When the COVID-19 pandemic effectively shut down the nation in March, health care providers everywhere faced an enormous, time-sensitive challenge: they had to quickly shift services online in order to continue caring for patients while adhering to the emergency public health guidelines in place.
For behavioral health providers at Providence St. Joseph Health, this transition was supported by ongoing work — underway long before the virus’ spread — to adopt telehealth models of care across the system. By August 2020, Providence providers have completed more than 40,000 telehealth visits — five times as many than they had in all of 2019.
“Behavioral health lends itself quite naturally to telehealth, helping us lead a fairly seamless transition for patients and providers alike,” said Dr. Arpan Waghray, Chief Medical Officer at Well Being Trust and system director for behavioral medicine at Swedish Health Services within Providence.
As the nation continues to adapt to a new normal, Providence is also adjusting to new standards for hybrid and virtual models that will ensure sustainable, equitable and accessible care in the months and years ahead.
In response to stay-at-home orders at the start of the pandemic, Providence’s behavioral health services went completely virtual. After six weeks, they began shifting to the hybrid model that’s in place today, with some patients coming into the office and others continuing to receive care virtually. This flexibility has been especially valuable for patients who are at a higher risk of serious complications from COVID-19.
“Providing mental health care services virtually has made it very easy for patients to receive care, especially those who are medically ill or immunocompromised,” Waghray said. “They don’t have to worry about finding parking or taking time off from work for traveling to and from appointments — many patients are really enjoying the convenience factor of this care model.”
Lack of access to behavioral health care is an issue that predates the spread of COVID-19 in the U.S. Providence launched a telepsychiatry program in 2017, designed to meet the needs of behavioral health patients at rural hospitals where they don’t have access to psychiatric care. Since the program went live, providers have successfully navigated the initial challenges of telehealth, such as new technologies, adjusted workflows, and culture shifts.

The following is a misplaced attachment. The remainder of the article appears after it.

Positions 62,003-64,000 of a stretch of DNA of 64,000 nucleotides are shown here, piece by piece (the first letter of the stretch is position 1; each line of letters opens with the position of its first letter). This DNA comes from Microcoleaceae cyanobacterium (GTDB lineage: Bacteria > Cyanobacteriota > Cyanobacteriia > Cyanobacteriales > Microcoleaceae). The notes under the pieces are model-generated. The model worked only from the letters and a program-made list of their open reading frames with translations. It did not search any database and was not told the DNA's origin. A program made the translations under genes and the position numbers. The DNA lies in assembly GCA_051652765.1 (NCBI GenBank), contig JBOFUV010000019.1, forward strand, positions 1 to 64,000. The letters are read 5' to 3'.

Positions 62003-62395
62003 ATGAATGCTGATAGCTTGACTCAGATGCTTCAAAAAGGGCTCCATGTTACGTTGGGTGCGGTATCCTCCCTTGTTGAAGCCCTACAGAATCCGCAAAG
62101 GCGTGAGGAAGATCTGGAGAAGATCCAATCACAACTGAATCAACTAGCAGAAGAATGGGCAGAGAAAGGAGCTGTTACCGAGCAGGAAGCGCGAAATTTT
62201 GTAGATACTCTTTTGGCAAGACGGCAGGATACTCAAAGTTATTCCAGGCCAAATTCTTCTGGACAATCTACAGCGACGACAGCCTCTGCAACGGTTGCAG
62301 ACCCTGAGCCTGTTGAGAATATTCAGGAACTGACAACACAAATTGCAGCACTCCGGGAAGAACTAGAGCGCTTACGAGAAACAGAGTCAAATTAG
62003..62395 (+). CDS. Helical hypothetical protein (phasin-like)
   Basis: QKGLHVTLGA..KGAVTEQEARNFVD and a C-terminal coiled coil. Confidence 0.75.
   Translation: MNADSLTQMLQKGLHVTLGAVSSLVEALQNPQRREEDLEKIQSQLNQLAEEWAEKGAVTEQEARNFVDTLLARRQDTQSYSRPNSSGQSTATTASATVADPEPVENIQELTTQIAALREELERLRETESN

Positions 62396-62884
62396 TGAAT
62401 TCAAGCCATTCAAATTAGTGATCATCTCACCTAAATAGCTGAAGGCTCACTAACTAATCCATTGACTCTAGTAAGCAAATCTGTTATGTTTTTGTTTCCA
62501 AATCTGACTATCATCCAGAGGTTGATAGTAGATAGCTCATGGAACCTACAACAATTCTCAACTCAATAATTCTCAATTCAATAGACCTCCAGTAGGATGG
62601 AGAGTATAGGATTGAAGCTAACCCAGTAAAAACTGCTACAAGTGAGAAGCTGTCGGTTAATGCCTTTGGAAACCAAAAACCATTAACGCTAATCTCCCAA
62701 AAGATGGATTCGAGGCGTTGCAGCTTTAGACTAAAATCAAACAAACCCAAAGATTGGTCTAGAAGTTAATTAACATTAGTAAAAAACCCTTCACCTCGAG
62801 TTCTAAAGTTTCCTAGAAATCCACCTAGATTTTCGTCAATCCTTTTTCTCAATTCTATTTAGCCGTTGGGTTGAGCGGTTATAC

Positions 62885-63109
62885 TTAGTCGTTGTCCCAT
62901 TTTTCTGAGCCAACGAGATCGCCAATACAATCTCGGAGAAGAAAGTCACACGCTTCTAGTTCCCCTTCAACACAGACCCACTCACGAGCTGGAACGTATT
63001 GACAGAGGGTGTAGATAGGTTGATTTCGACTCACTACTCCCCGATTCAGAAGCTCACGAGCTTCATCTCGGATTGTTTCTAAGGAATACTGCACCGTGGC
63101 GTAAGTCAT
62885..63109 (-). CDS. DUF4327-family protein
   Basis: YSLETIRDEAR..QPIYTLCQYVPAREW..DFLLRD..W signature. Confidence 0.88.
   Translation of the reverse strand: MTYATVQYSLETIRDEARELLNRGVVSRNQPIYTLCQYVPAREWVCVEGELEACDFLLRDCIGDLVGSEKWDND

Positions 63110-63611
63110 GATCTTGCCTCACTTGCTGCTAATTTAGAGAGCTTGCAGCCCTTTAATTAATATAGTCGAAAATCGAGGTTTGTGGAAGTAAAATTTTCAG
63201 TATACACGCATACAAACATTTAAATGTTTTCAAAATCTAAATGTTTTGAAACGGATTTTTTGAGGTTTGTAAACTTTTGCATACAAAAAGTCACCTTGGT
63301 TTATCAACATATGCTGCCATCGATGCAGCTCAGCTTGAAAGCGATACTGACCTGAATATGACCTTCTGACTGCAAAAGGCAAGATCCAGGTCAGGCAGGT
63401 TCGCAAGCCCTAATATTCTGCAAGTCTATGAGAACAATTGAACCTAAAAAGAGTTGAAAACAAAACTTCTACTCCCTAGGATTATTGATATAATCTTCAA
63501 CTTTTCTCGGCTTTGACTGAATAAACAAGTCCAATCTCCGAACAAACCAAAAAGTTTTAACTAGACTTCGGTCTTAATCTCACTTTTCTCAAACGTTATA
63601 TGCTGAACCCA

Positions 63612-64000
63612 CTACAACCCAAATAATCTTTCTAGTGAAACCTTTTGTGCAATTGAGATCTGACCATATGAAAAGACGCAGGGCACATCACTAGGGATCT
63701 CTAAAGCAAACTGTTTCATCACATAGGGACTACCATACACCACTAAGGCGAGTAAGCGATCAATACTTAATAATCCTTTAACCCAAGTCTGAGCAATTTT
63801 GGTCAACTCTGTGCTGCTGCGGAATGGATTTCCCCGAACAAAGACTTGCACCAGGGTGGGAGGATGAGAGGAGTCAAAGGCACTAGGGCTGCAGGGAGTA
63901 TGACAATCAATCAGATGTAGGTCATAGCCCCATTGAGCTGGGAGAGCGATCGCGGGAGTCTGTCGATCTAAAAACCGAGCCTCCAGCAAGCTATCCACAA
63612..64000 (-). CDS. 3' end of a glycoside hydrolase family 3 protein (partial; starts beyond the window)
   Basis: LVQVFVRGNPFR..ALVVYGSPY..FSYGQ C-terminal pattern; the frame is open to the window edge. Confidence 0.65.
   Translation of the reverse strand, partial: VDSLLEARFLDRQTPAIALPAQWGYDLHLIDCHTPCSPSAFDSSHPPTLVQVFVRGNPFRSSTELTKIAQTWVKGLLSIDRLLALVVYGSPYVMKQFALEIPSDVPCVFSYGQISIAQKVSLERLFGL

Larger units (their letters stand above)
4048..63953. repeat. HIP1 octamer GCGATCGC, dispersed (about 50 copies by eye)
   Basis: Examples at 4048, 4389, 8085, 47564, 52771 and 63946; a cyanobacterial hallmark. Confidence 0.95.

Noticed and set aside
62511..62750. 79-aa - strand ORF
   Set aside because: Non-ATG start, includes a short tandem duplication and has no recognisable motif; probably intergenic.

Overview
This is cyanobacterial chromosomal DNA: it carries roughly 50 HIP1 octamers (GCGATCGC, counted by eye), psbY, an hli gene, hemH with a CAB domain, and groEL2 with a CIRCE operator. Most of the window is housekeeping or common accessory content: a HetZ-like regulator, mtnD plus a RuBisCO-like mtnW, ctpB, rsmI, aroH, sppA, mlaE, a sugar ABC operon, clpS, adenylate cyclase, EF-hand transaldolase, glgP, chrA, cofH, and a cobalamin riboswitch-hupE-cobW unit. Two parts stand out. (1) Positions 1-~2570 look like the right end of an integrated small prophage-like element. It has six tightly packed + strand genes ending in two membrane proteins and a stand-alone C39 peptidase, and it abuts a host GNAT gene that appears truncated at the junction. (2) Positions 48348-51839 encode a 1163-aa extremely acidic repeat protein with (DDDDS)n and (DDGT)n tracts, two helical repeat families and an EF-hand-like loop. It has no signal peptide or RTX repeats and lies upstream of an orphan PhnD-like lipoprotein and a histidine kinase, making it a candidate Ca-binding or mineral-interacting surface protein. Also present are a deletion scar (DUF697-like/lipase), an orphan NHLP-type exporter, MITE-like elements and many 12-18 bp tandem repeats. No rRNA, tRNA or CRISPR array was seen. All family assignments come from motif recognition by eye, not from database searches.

But accessibility is just the beginning of the benefits that come with telehealth. Providers have also seen improved engagement from patients, and no-show rates have gone down significantly since moving online. For Henry Lauer, a social worker at a multi-disciplinary pain clinic within Providence, this has been particularly critical for his patients.
The no-show rate is typically very high because people who are in pain are more likely to miss their appointments due to flare-ups, Lauer said. But with telehealth, those patients can still make their appointments online.
Although not all services at the pain clinic translate perfectly to virtual care, it has still been helpful for patients in different ways. For example, a patient who lives more than 1.5 hours away and whose pain symptoms are exacerbated by car travel can really benefit from online sessions with Lauer, something that had not been an option prior to March.
As Providence continues to improve its virtual behavioral health care model, Waghray said they are also looking to understand what other digital solutions can be made available to patients, such as computerized cognitive behavioral therapy and other kinds of virtual modules that patients can use themselves. Accessing secure technology and ensuring proper protocols are in place are also important steps to ensure virtual care remains safe and sustainable.
With major changes like this, some initial challenges and adjustments are a natural part of the process. The quick adoption of new technology platforms, for example, presented a learning curve to patients and providers alike. Many patients are not familiar or comfortable navigating online behavioral health visits, which means providers take on the additional role of stepping in to provide support, walk patients through the process and help them feel comfortable accessing these visits.
Another challenge for providers has been learning how to pick up on non-verbal cues virtually, said Dr. Tyson Payne, a behavioral health provider at Southwest Pediatrics within Providence. Because micro-expressions and tones may not be conveyed accurately through video and you see less of how patients’ interact with their parents before they enter the room, there is more that could be missed through virtual care, he said.
Building rapport and finding ways to connect with pediatric and adolescent patients has also looked different with telehealth, Payne said. Before, he would play games and joke around with his patients to get them comfortable and engaged. Now, he says he has to challenge his usual style and find new ways to get kids’ attention from the get-go. Getting creative with online whiteboard features, for example, has helped in this area.
Despite these new challenges, providing behavioral health care online has proved beneficial to many patients, especially during the pandemic.
COVID-19 has increased a lot of patients’ anxiety, Payne said, and many of his patients would not be comfortable with an in-person visit during this time. It’s especially helpful for his patients whose parents can’t physically bring them into the clinic, so they can still have their visits online.
“If it were not for telehealth visits, many patients would not be accessing care right now,” Payne said. “Virtual care is helping meet patients exactly where they’re at, and it’s providing access to people who wouldn’t have had it otherwise.”